Thanks to an exciting young core of players such as Gordon Hayward, Trey Burke and Dante Exum, the Utah Jazz franchise has been reborn.
Derrick Favors, Enes Kanter and Rudy Gobert head a promising and physical frontcourt. But it is the Hayward-Burke-Exum trio that has everyone talking.
Hayward, a fifth-year player out of Butler, Burke, who is currently entering his second NBA season from the University of Michigan and Exum, an intriguing Australian shooting guard prospect and the team’s 2014 first-round draft pick, have Jazz fans tingling with excitement.
The trio is certainly a mystery going into the 2014-15 season. Exum hasn’t played in the NBA, while Burke and Hayward have not had a full season together because of an injury during Burke’s rookie year.
The question is how will the three perform when they are on the court together?
The first thing to note is what position each will play. It is expected that Burke will be the point guard, Exum will be the shooting guard and Hayward will be the small forward.
The main ball-handling duties will likely be held by Burke, as last season he averaged a team leading 81.6 touches per game.
If Burke continues to see most of the team’s touches, he will need to turn into more a distributor, as he only averaged 5.9 assists per game last season.
While it is unclear how much of a factor Exum will be during his rookie season, he will likely receive some time at the point guard position. This is due to the Australian’s incredible play-making abilities, and his ability to score off the dribble.
We do know Hayward is more than capable of bringing the ball up-court.
While Burke was out with his injury last season, the team ran a lot of sets with Hayward as the team’s point guard. He averaged a career high 5.2 assists per game.
However. with Burke on the court, his time at point guard will be limited.
The biggest issue that the trio needs to tackle is that Exum and Hayward have to become more effective shooters.
Playing at small forward, Hayward must develop his catch-and-shoot technique, as he won’t have as many opportunities to create shots for himself. To accomplish this, Hayward is going to have to shoot well above his current average. His 34.7 shooting percentage is one of the lowest marks in the NBA for a starting small forward.
He needs to put up similar numbers to Paul George (43.4 percent) and Chandler Parsons (41.3 percent) to be considered elite at his position.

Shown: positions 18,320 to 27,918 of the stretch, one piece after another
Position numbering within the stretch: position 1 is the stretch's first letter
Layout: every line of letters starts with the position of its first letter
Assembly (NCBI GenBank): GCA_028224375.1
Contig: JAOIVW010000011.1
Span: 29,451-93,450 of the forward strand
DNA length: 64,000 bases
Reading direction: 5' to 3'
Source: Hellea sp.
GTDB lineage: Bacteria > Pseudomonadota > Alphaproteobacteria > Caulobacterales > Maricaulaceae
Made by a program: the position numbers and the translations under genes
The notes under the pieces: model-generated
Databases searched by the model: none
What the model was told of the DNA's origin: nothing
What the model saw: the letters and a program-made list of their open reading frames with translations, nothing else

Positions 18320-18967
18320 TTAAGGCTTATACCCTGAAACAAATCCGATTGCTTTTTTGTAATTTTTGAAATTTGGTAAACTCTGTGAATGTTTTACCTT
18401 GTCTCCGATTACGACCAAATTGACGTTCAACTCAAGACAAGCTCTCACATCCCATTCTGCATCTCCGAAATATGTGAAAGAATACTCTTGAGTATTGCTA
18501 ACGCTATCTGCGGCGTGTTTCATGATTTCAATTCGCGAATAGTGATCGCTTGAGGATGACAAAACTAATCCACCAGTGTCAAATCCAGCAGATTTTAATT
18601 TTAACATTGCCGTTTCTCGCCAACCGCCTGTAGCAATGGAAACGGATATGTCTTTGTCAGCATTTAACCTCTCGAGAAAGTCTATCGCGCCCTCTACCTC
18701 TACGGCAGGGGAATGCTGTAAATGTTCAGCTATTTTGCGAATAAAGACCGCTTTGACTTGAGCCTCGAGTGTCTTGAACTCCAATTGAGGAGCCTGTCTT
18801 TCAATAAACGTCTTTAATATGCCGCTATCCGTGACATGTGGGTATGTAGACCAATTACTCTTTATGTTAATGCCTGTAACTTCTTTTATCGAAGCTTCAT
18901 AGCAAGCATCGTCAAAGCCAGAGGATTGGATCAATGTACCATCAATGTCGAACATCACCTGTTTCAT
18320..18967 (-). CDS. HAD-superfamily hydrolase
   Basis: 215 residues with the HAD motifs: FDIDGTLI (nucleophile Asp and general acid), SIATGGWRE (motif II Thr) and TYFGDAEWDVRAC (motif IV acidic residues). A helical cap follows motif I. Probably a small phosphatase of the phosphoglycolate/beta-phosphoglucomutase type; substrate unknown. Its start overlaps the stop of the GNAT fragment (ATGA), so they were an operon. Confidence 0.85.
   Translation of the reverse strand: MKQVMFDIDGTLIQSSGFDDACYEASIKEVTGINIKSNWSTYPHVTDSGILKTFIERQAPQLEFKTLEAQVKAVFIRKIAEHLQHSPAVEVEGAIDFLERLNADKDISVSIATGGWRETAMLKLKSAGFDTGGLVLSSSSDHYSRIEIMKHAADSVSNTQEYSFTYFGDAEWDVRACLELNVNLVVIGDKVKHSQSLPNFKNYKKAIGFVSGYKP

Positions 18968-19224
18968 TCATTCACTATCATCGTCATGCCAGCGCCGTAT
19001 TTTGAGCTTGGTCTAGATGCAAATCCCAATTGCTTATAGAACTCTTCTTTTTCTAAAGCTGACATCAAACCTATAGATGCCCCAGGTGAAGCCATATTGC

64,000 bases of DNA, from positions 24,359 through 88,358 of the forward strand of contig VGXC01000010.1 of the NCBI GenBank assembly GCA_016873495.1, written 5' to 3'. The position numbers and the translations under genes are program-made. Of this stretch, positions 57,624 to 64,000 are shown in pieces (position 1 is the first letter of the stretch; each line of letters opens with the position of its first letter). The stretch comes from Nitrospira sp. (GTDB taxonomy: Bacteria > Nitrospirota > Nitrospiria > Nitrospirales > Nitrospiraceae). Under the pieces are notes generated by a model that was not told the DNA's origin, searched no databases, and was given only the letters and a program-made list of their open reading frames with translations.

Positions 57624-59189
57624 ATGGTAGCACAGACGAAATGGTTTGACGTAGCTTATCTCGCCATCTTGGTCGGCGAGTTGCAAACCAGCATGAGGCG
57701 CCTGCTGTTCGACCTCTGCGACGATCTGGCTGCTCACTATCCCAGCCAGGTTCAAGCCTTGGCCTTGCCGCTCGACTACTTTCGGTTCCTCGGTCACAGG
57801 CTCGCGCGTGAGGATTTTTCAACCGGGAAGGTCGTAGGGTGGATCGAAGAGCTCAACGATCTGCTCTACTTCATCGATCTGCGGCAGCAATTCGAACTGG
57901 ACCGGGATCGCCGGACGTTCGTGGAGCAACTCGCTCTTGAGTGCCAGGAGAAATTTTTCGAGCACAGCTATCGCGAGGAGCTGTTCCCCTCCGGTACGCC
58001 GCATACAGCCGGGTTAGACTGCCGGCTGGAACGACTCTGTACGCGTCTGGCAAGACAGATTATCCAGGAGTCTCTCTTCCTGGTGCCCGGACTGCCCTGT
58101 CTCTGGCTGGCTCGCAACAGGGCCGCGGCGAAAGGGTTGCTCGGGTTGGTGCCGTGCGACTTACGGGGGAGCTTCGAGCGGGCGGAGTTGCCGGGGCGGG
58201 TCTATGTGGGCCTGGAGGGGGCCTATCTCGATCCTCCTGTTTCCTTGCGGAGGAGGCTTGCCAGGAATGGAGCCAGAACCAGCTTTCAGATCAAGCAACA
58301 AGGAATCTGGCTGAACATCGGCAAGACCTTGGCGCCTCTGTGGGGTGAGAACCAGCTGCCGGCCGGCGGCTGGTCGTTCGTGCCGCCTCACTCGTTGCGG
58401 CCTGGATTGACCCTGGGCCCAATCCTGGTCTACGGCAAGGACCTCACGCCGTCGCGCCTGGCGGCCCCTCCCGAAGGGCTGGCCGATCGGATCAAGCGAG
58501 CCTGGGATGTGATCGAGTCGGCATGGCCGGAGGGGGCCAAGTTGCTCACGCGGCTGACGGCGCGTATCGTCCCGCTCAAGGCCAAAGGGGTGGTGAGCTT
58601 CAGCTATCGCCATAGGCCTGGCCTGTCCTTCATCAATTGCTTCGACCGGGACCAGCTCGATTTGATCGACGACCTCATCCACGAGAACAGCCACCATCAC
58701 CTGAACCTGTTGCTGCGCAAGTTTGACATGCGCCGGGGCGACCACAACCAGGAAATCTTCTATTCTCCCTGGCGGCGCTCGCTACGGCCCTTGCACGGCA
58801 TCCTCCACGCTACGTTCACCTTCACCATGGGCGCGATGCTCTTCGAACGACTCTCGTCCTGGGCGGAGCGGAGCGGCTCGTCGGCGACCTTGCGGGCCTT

Exum will likely spend most of his time at shooting guard. Scouts have said that he is agile and can cut through screens. They also think that he will able to score in the NBA. He will need these skills when he tries to compete with players like Klay Thompson and Kyle Korver, as both are two of the most effective shooters in the NBA at this position.
Exum will have his hands full trying to match their numbers at first. If he can develop and remain consistent with his shot, he should mature into a very efficient scorer.
The final piece of the equation is the trio’s defense. Despite Burke and Hayward not being ranked in the top 100 of the defensive rating metric, the team ranks 16th and 19th in defense against opposing team’s point guards and shooting guards, which puts them just below the league average.
However, the overall team defense needs to improve, as Utah ranked last in the NBA, allowing a whopping .473 of opposing shots to fall. (This number also includes the shooting percentage against the front-court.)
With team defense being such an issue, it is not clear how new head coach Quinn Snyder will rotate his players. Snyder could decide to have Exum come off the bench. It would give him time to get acclimated to the pace and style of the NBA. The experience would be useful when he eventually becomes the starter at shooting guard.
In the event that Exum doesn’t get the job, the likely starter will be Alec Burks. Burks was effective last year, primarily as the team’s sixth man. Burks averaged 14 points per game for the Jazz, and will fill the void until Exum is ready.
It seems that Utah’s version of “The Big Three” might be able to work.
Does it need time to grow? Yes, like everything in life, things need time to develop, and basketball is no exception. While the rotation hasn’t been set in stone, these three players will be on the court together.
Watch out, because it’s going to be a wild ride.
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